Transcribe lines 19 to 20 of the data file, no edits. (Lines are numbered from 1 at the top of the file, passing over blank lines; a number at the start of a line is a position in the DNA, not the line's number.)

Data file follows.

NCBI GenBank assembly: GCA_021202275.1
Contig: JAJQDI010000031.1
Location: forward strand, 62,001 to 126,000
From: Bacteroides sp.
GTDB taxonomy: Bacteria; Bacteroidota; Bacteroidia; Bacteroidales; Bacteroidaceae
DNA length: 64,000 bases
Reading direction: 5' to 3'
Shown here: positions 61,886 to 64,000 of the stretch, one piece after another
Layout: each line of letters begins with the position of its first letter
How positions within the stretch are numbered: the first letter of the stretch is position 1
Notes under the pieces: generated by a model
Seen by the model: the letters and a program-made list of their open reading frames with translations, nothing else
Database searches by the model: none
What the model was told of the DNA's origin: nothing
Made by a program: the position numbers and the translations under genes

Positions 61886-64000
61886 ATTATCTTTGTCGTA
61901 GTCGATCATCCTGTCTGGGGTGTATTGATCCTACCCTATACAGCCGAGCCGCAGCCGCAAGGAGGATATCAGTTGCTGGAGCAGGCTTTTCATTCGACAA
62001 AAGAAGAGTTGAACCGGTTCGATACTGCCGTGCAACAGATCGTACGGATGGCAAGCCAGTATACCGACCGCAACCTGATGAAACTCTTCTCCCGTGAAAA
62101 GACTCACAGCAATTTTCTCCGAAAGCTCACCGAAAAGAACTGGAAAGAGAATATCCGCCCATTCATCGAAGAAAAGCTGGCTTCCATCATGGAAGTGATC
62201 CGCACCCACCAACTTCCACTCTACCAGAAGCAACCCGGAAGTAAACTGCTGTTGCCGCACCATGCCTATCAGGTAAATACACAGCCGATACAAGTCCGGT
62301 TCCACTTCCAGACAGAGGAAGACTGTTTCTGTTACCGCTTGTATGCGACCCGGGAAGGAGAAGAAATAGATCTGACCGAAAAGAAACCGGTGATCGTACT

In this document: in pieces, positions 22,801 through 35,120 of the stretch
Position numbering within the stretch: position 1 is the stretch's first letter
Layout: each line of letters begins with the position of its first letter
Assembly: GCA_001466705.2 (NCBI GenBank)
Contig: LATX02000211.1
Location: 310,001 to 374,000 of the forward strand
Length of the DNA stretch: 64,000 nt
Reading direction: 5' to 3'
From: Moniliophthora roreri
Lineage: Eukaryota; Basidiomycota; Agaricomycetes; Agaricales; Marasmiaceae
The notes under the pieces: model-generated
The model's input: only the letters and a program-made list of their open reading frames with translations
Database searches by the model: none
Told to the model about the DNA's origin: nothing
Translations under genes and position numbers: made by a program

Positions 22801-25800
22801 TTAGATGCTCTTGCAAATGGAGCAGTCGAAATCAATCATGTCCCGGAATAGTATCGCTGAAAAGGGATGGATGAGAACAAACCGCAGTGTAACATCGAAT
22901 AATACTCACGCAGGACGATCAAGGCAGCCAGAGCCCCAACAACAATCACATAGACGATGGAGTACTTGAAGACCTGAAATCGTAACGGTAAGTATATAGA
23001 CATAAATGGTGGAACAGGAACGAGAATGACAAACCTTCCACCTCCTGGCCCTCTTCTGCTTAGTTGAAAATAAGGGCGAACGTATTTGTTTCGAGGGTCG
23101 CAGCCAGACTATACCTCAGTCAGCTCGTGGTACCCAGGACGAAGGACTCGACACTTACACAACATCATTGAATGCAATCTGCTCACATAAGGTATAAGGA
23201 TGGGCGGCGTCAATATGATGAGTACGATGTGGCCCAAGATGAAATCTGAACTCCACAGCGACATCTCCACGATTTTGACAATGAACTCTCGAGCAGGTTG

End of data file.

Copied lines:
62001 AAGAAGAGTTGAACCGGTTCGATACTGCCGTGCAACAGATCGTACGGATGGCAAGCCAGTATACCGACCGCAACCTGATGAAACTCTTCTCCCGTGAAAA
62101 GACTCACAGCAATTTTCTCCGAAAGCTCACCGAAAAGAACTGGAAAGAGAATATCCGCCCATTCATCGAAGAAAAGCTGGCTTCCATCATGGAAGTGATC